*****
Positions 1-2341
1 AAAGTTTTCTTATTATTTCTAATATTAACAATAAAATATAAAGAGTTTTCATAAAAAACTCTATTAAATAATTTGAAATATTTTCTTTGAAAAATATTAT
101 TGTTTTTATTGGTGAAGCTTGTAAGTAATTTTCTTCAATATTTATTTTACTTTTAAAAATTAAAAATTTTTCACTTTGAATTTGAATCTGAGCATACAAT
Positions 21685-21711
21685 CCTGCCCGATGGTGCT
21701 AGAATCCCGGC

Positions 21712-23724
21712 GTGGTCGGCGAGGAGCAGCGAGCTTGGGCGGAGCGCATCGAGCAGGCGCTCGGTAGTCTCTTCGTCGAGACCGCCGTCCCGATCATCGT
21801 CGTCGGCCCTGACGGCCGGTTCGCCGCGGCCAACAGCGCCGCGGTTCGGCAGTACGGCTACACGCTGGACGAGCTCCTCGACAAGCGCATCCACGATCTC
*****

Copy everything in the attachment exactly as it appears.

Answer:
Positions 1-2341
1 AAAGTTTTCTTATTATTTCTAATATTAACAATAAAATATAAAGAGTTTTCATAAAAAACTCTATTAAATAATTTGAAATATTTTCTTTGAAAAATATTAT
101 TGTTTTTATTGGTGAAGCTTGTAAGTAATTTTCTTCAATATTTATTTTACTTTTAAAAATTAAAAATTTTTCACTTTGAATTTGAATCTGAGCATACAAT
Positions 21685-21711
21685 CCTGCCCGATGGTGCT
21701 AGAATCCCGGC

Positions 21712-23724
21712 GTGGTCGGCGAGGAGCAGCGAGCTTGGGCGGAGCGCATCGAGCAGGCGCTCGGTAGTCTCTTCGTCGAGACCGCCGTCCCGATCATCGT
21801 CGTCGGCCCTGACGGCCGGTTCGCCGCGGCCAACAGCGCCGCGGTTCGGCAGTACGGCTACACGCTGGACGAGCTCCTCGACAAGCGCATCCACGATCTC